There’s the carrot, too. ‘Lukashenka’s power relies on a social contract. The authorities buy themselves peace in exchange for full employment, rent bonuses, free health care and education, safe and clean streets – Piotar Marcau from the Belarusian Institute for Strategic Studies (BISS) told ‘Dziennik Gazeta Prawna.’ Indeed, everything, that belongs to the state, is subsidised. A ticket for the Minsk underground costs 1500 roubles (USD 0.18). Because of this, although the nominal salaries are still low (average in August: 4.1m roubles = USD 485), their purchasing power puts the Belarusians between EU citizens from Romania and Bulgaria. It is actually quite close to USD 500 – the sum, that Mr. Lukashenka promised before the 2010 election to buy himself support. The residents of Minsk call those who believe in artificial salary-pumping ‘The Five Hundredth Dollar Adventists.’
The presidential newspaper ‘SB. Belarus Segodnya’ costs 900 roubles (USD 0.1), though only a small number of people buy it willingly, and more and more often it raises laughter. Every year the propaganda becomes more and more stupid. On the election day, the state TV announced an investigative material prepared by Belarusian journalists, covering election scandals: forcing people to vote early, multiple ballots cast by ‘trusted’ voters. In Belarus? No – the story was about the United States.
On the other hand, the full employment, mentioned by Mr. Marcau, is for the most part fictional, just like in the communist-ruled People’s Republic of Poland before 1989. If you enter a grocery, you will see one lady serving eggs and dairy products, another one serving cooked meat, a third one – wines and spirits, and you have to pay the fourth one. The minus is that there are vacancies, e.g. at the construction sites of the second and third Minsk underground lines (the second one being extended, the third one being built). Such system, however, results in that everyone can be kicked out without any loss for the employer – which is another reason not to stand out of the crowd too much. Furthermore, this system encourages the Belarusian citizens to keep their allegiance to the authorities, often creating a false demand for their services. How does it work? The pro-government media are a great example.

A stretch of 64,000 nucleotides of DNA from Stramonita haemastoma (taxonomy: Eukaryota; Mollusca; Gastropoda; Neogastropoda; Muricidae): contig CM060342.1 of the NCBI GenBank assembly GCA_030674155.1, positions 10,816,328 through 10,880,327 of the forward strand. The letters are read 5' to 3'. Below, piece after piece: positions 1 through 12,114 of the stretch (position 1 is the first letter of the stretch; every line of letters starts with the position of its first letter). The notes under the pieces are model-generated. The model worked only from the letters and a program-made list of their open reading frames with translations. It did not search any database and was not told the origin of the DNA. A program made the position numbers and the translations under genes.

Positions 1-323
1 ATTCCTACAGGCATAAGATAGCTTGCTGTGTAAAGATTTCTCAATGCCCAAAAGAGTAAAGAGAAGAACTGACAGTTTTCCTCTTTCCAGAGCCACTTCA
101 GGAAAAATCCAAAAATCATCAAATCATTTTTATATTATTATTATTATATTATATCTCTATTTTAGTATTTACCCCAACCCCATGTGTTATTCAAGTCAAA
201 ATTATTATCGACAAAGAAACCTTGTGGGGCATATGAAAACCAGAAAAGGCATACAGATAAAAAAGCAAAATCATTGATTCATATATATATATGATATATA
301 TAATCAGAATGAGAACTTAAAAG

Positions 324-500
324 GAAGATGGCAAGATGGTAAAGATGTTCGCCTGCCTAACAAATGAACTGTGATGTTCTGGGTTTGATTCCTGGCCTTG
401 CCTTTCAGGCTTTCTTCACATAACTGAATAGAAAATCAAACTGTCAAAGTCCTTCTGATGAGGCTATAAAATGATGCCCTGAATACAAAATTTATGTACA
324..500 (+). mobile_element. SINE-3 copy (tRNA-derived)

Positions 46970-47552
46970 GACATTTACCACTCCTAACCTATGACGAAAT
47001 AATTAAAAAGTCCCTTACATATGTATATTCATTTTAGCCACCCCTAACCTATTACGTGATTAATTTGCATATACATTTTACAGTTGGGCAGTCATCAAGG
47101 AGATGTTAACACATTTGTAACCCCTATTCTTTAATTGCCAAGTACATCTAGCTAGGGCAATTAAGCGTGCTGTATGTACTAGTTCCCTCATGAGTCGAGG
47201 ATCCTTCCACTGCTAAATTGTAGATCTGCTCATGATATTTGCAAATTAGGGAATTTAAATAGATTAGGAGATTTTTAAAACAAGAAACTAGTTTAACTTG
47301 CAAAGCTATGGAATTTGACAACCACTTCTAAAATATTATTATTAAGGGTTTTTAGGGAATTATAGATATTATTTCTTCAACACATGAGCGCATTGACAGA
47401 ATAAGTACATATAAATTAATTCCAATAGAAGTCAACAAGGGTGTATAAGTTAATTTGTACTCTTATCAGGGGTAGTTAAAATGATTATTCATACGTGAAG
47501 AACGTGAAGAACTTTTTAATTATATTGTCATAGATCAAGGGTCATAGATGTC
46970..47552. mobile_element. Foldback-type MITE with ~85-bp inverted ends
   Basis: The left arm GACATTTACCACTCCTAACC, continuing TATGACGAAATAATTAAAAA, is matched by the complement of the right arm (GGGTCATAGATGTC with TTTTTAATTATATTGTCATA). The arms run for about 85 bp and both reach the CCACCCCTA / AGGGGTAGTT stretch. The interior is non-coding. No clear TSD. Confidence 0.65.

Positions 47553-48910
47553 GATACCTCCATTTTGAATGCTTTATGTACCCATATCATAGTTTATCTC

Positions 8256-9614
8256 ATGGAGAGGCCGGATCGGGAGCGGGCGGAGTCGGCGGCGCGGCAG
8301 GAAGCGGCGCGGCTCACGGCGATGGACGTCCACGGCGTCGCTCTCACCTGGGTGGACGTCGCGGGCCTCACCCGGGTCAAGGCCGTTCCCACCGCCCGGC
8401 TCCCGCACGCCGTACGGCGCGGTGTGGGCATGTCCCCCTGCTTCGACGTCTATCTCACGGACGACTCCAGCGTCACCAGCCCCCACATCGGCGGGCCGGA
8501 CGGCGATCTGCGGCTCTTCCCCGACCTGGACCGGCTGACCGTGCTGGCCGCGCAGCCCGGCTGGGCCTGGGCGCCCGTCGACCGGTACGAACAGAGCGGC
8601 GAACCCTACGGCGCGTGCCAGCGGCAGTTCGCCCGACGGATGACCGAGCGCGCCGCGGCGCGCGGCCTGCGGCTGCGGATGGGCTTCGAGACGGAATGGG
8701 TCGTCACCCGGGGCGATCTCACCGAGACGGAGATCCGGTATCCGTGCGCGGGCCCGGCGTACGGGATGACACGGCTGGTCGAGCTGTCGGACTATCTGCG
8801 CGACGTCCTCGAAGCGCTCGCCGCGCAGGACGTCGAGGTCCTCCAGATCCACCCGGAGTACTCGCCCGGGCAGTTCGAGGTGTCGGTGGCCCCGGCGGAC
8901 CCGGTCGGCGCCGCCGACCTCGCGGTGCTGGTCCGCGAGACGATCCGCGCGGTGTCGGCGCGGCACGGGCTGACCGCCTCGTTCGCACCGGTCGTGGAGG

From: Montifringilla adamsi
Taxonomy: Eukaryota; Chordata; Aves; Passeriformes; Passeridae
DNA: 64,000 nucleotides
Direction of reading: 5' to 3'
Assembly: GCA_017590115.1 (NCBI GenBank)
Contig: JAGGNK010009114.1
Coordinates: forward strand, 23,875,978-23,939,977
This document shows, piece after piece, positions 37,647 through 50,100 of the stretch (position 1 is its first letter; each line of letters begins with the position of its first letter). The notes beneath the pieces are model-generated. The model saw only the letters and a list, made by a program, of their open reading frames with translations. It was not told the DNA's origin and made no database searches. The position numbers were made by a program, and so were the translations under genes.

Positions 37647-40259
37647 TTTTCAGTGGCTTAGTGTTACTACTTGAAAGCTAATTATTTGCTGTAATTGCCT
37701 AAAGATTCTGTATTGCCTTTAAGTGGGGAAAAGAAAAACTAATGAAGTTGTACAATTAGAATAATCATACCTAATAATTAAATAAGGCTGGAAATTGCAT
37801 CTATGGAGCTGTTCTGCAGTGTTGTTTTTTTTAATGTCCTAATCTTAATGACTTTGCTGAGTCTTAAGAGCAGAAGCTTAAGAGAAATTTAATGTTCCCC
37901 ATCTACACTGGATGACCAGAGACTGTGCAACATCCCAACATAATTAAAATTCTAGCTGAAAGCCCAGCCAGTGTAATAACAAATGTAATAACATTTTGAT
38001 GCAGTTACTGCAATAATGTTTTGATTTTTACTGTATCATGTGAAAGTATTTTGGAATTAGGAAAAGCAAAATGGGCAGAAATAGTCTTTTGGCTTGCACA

Stability is everything
Taciana works as a postman on the outskirts of Minsk. Her post office receives the subscription plan from the city education department every month. That means she has to collect from the people living within her walk not only the orders for the daily press, but also for the specialist press, issued by individual ministries. There is then the ‘Nastaunickaja Hazieta’ for teachers, ‘Meditsinsky Vestnik’ for doctors and so on. If someone has two kids who go to school, he often must subscribe two issues of a certain magazine for pupils. For most of them people do not pay a dime. The teachers receive a bonus to their salary especially destined for ‘Nasta?nickaja Hazieta.’ The bonus is fictional, because it is deducted from their salary by the employer beforehand. So in the end they receive a newspaper, which in most cases lands straight in the bin. It is simply boring.